Ramadan is celebrated as a month of piety, meditation, abstinence and sobriety yet Ramadan in Morocco is also the month in which the phenomenon of food waste explodes
According to the United Nations Food and Agriculture Organization (FAO) we consume an average of 20 kg of food per person per year. Also, according to statisticians, food waste accounts for between 95 to 115 kg per person per year in Europe and North America, while it is lower in Africa and Asia with an average of 6-11 kg - except during Ramadan when the numbers skyrocket.
Mohammed Aman is an ecologist and environmentalist based in Bahrain and is a specialist on waste statistics among Muslim communities. His findings show that Moroccans throw out more than 40% of dishes every single day of Ramadan. Another statistic shows that the amount of bread alone thrown out is equivalent to 10% of Moroccan cereal imports.
"People tend to purchase three times the amount of food they actually can consume for Iftar (Ramadan breakfast); There are six types of cooked food on the tables of Muslims during Iftar, in three times the amounts needed. This results in 40% of food being wasted every day" ~ Mohammed Aman.
There is a cost to this as people tend to prepared dishes that are more expensive than usual. Add into this the high prices that occur during Ramadan and you understand the reason that many households take out loans to buy food - food that they do not actually need.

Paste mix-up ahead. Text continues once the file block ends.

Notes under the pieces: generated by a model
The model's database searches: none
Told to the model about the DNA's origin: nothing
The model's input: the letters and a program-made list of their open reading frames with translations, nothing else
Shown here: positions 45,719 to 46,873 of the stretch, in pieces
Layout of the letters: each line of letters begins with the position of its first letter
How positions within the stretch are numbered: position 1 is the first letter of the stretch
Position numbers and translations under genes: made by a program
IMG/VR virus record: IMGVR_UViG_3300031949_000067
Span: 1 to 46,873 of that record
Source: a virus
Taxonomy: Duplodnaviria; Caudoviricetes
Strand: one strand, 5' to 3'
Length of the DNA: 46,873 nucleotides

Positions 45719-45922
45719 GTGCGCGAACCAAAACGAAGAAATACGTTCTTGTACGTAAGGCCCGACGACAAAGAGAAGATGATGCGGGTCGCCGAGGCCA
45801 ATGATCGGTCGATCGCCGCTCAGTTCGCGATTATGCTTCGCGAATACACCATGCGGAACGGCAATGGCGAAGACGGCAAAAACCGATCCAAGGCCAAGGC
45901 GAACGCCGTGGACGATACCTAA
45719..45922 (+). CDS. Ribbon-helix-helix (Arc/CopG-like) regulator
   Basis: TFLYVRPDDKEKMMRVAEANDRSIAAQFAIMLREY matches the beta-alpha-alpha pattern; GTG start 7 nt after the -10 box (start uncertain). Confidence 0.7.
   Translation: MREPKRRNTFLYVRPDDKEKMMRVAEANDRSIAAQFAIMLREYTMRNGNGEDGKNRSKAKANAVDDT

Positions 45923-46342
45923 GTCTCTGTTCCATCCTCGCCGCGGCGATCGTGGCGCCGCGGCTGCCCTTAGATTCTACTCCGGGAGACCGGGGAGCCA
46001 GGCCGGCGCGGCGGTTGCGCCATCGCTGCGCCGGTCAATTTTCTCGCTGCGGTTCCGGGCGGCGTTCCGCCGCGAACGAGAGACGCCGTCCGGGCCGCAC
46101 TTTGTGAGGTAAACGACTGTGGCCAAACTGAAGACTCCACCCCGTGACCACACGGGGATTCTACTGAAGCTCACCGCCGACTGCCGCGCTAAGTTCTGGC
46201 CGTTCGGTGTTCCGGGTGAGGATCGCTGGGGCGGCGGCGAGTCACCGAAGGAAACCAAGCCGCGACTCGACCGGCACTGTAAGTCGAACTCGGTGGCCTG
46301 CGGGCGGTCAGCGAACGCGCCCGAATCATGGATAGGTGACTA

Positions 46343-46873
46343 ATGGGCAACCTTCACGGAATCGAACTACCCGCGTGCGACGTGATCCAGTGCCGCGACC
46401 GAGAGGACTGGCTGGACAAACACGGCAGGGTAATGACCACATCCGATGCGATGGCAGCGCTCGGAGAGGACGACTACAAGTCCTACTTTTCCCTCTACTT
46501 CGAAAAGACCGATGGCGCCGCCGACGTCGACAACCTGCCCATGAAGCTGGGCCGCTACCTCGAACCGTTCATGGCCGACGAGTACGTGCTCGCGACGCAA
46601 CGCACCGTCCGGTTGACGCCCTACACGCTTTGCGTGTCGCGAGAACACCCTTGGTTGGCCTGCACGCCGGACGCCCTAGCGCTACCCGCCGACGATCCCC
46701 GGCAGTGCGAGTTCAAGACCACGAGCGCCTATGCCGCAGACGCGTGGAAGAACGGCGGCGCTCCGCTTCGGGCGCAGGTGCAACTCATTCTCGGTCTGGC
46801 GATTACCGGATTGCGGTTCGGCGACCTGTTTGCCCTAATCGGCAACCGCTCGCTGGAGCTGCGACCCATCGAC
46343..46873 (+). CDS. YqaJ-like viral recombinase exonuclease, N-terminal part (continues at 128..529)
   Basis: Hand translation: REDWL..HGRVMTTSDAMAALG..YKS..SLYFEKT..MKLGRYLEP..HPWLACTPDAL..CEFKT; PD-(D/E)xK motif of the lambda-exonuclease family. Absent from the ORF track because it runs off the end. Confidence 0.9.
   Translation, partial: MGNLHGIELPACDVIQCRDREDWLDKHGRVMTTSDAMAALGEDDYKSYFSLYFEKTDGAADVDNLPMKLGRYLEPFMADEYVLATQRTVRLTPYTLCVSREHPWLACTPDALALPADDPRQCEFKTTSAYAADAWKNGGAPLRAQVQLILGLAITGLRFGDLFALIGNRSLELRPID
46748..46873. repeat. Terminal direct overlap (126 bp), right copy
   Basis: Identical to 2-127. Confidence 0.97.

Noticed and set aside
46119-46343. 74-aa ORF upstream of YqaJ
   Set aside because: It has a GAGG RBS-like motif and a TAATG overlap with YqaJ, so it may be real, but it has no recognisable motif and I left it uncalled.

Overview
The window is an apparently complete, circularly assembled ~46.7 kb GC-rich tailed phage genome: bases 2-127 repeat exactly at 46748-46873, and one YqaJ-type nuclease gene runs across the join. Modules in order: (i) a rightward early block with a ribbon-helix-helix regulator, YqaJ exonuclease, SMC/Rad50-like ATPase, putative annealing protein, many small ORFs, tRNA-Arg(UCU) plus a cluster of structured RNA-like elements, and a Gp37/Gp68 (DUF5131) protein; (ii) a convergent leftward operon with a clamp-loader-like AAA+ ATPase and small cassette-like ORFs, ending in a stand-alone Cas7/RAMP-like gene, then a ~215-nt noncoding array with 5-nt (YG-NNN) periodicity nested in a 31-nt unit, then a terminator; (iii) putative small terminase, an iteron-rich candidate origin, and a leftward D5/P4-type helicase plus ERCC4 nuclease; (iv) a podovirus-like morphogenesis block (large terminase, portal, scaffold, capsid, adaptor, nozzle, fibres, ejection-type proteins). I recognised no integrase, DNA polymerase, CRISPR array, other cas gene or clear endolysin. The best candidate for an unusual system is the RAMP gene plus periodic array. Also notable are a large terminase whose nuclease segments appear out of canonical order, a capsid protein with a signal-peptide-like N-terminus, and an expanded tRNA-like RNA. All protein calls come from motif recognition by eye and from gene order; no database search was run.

During Ramadan some products have their prices double or even triple. This can be explained either by the increase in demand, or scarcity of certain products such as dates this year. In addition, some shopkeepers simply raise the price during Ramadan. This is the case of vegetable and cooking oils.
The reason for this over purchasing and under consumption does not appear to be gluttony, but rather the social pressure to provide feasts for family and friends. There is an element of pride involved which unfortunately results in wastage.
The economist Rachid Maaroufi estimates that of the 4.1 billion loaves of bread eaten during Ramadan, 120 million are thrown out. He points the finger at the government, claiming that the eradication of informal markets has exacerbated the problem. Local markets, he says, are more effective in supply as they are directly in touch with demand. He also notes that a lack of control of the chain in cold rooms has resulted in large quantities of produce perishing quickly.
However, Maaroufi does not shy away from blaming the consumer "We can not speak of waste without mentioning the responsibility of the citizens who does not have a culture of rational consumption" he says.
Unsurprisingly, the amount of waste is higher in wealthier communities with more upscale neighborhoods throwing out as much as 70% of the food they purchased.
Bouazza Kherrati, President of the Moroccan Federation consumer rights (FMDC), says that the general public is not aware of this waste and there is enough food in the waste bins to feed an impoverished African country.
For the last two years the Moroccan Federation of Consumer Rights has campaigned against over consumption during Ramadan. This year the government also launched a number of awareness campaigns in the media and the mosques on the same subject. Sadly consumers do not appear to have been listening.